MD to FI: In 20 years or less

Terrance Hutchins |


You’re a doctor and now you’re an expert in medicine. You took every type of science class, some social behavior classes and possibly a math and accounting class.  However, are you prepared to get a 3x-7x pay raise at one time? Do you have a plan for those dreaded student loans and don’t talk about the new tax bill. 


“They didn’t teach us this in medical school”, is a common phrase I’ve heard many doctors utter over the years as they get out into the “real world” and have to navigate a demanding schedule along with the mirrade of money situations that they face. When I developed the “0 to FI” system it was designed to provide a simple framework most anyone could follow to achieve their long term financial goals. I wanted to use that framework through the lens of a physician who is just starting in their career and how they can accelerate that framework to achieve their financial goals sooner. 



  • 26 - Just graduated med school and matched to a 4 year residency in neurology
  • After going through myERAS you decided on neurology because you heard that was the most understaffed position and thought you could get the best future terms(top 3 are neurology, psychiatry and gastroenterology). 
  • You have $194,280 in student loans(the national average for graduating doctors who attended public school)
  • Your first year salary is $57,683(National average for first years)
  • You have $5K already saved up 


Step 1 - Commit to contributing at least 20% of your income towards savings or debt reduction


So the first step of the plan is for you to decide to contribute 20% of your income towards extra debt payments or savings. So based on your current salary you would decide to put away  $11,572 annually. This should be an easier step than most as you have probably been broke up to this point and you have limited free time. You just have to be conservative with your 3 biggest expenses: housing, transportation and food.


Step 2- Save $2500 in ER fund


Because you’re a baller you already have $2500 saved. You don’t collect $200 but you can pass along to the next step.


Step 3 - Contribute to your employer’s retirement plan up to the match level


After your decision in step one this just is a matter of logistics. Once you start your residency, get the retirement plan started ASAP. You would decide to contribute 5% into your employer’s 401K account which starts at $2893.15 to get the immediate match.


Step 4 - Pay off your high interest debt.



Now here you will deviate a bit from the standard plan. You don’t have any consumer debt but you do have this massive student loan bill.  Your residency is at a public hospital so you want to look into the Public Service Loan Forgiveness program. This program allows you to have your loans forgiven after 120 months of qualifying payments. You can read more about this program here. PSLF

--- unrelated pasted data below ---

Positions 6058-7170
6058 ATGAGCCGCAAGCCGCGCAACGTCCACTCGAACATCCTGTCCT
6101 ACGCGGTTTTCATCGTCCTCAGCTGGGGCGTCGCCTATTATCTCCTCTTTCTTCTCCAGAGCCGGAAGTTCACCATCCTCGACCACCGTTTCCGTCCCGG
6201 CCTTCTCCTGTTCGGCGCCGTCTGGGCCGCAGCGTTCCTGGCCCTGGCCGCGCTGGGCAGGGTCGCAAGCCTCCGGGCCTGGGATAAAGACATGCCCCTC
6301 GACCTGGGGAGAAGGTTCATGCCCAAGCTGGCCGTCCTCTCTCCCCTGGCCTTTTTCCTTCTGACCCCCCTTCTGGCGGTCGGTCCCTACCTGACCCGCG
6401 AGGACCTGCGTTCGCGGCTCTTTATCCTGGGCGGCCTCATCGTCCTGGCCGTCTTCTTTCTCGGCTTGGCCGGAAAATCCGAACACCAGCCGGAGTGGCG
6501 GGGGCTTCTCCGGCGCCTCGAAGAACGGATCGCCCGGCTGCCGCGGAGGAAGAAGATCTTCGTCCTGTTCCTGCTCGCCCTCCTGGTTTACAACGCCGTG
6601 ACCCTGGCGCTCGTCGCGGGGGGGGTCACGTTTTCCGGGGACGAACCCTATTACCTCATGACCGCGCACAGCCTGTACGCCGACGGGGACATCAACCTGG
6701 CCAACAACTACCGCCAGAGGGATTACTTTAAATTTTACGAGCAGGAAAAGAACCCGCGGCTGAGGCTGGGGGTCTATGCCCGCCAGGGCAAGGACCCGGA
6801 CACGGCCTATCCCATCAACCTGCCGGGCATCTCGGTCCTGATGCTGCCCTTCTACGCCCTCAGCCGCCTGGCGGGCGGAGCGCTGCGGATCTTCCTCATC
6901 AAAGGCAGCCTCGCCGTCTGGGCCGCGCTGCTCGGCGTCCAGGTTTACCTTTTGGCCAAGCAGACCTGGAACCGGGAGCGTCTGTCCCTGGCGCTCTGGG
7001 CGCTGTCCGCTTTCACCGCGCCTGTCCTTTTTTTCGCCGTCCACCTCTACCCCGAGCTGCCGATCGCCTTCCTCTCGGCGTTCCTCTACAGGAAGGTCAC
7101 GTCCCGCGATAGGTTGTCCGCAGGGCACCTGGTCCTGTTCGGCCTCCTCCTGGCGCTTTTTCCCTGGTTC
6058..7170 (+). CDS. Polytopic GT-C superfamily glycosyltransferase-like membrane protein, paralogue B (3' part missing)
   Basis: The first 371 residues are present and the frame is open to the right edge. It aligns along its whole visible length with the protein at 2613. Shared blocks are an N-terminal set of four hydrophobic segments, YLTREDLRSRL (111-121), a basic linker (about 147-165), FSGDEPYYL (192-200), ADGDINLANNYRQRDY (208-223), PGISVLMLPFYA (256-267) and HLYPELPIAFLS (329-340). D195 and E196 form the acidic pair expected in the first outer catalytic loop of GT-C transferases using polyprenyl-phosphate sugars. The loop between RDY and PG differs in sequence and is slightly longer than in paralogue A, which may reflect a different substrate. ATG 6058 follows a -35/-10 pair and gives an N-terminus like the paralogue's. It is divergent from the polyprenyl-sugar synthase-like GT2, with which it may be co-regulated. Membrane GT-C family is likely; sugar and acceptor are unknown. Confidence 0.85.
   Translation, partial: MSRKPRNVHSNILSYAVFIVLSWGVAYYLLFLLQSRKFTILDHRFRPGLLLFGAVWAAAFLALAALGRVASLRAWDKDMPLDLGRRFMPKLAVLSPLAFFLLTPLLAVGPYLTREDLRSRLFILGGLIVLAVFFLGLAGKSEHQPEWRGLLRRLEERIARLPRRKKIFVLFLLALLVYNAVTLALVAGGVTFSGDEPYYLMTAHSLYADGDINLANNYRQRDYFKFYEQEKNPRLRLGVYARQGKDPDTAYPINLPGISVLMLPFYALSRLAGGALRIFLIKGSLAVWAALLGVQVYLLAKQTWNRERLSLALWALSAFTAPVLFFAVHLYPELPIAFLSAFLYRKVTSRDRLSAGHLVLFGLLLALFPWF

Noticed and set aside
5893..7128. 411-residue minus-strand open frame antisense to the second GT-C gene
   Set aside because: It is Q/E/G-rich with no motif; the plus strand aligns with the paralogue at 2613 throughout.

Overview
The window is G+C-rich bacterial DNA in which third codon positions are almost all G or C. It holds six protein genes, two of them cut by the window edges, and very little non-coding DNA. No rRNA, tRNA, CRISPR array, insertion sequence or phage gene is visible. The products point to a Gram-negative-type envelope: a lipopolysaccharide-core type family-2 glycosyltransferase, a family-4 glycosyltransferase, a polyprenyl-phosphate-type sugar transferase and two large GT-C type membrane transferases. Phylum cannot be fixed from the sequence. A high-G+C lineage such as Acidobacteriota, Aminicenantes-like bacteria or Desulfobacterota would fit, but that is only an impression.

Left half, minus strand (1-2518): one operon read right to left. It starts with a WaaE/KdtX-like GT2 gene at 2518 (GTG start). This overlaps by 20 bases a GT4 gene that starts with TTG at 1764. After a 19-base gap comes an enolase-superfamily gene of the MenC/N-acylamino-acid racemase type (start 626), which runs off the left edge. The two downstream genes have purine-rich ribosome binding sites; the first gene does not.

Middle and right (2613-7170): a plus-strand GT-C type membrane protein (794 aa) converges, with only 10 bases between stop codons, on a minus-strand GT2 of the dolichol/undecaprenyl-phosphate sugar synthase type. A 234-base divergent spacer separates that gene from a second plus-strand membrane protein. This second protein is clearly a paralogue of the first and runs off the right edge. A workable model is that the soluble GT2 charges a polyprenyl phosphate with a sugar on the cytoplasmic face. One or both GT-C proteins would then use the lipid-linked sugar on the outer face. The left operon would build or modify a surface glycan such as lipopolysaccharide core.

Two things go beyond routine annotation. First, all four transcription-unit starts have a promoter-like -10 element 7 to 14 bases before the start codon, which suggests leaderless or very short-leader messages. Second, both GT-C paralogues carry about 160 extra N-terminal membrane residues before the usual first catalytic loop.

There are a few points you use to evaluate your payoff. The best option for PSLF generally is to apply for an Income-Based Repayment. This income based repayment program gives you the option to base your payment on your current income. The payment calculation has you paying $312 a month. You plan to keep the IBR until you graduate and move to a standard repayment plan at that point. At that time you would have a decision to make.


  1. Stay working in the public sector and qualify for PSLF after 6 years post residency
  2. Go into the private sector, with potentially higher pay, and  just pay the full amount of your loans


You weigh the first option and realize the PSLF will save you around $81K in loan payments if you stay in the public sector. For option #2 to be better you would have to make at least $21K more per year to end up with more money if you factor in paying the loans back over the same 6 year timeline and the extra taxes on the earnings. 


You figure that unless the job was significantly better you would prefer to stay in the public sector, keep the lower payment and invest the extra money over paying your loans down faster.


Since you have no other debt you decide to move onto step 5.


Step 5 - Build up 3 months of saving


You take this advice as your annual spending looks like:


Bi-weekly check - $1435.65(after $333.83 is auto-drafted to savings)










Student Loan


Car Insurance






Health Insurance


Discretionary Budget







You decide to room with 2 other residents. You figure you nor they will be there that often and you can split the rent and utilities. You pay for the internet and the roomies pay for streaming and cable so everyone is happy.


You have a 10 year old vehicle which you think about replacing but a car payment would reduce your discretionary spending more than you would like. You decide to “ride” it out until you finish residency and then modestly upgrade. 


You save your ER fund in 6 months with your auto-drafted savings.


Step 6 - Save for house DP


You continue saving and after your 2nd year you have saved nearly $23K. At this point you want to take full advantage of your job as a physician and explore the physician loan options. You know you will plan on being local for the next 10 years, barring any major life changes, so you want to purchase sooner. 


You plan on maintaining the same lifestyle throughout residency in order to accelerate your FI plan.  You are able to get licensed and start moonlighting after your 2nd year when you start receiving 1099 income. You make $128.43 an hour(the inflation adjusted national average as a beginning hospitalist) and decide to work 1-12 hour shift per week. That generates an additional $80,140 per year of income. You have $10K of expenses giving you a net income of $70,140.32.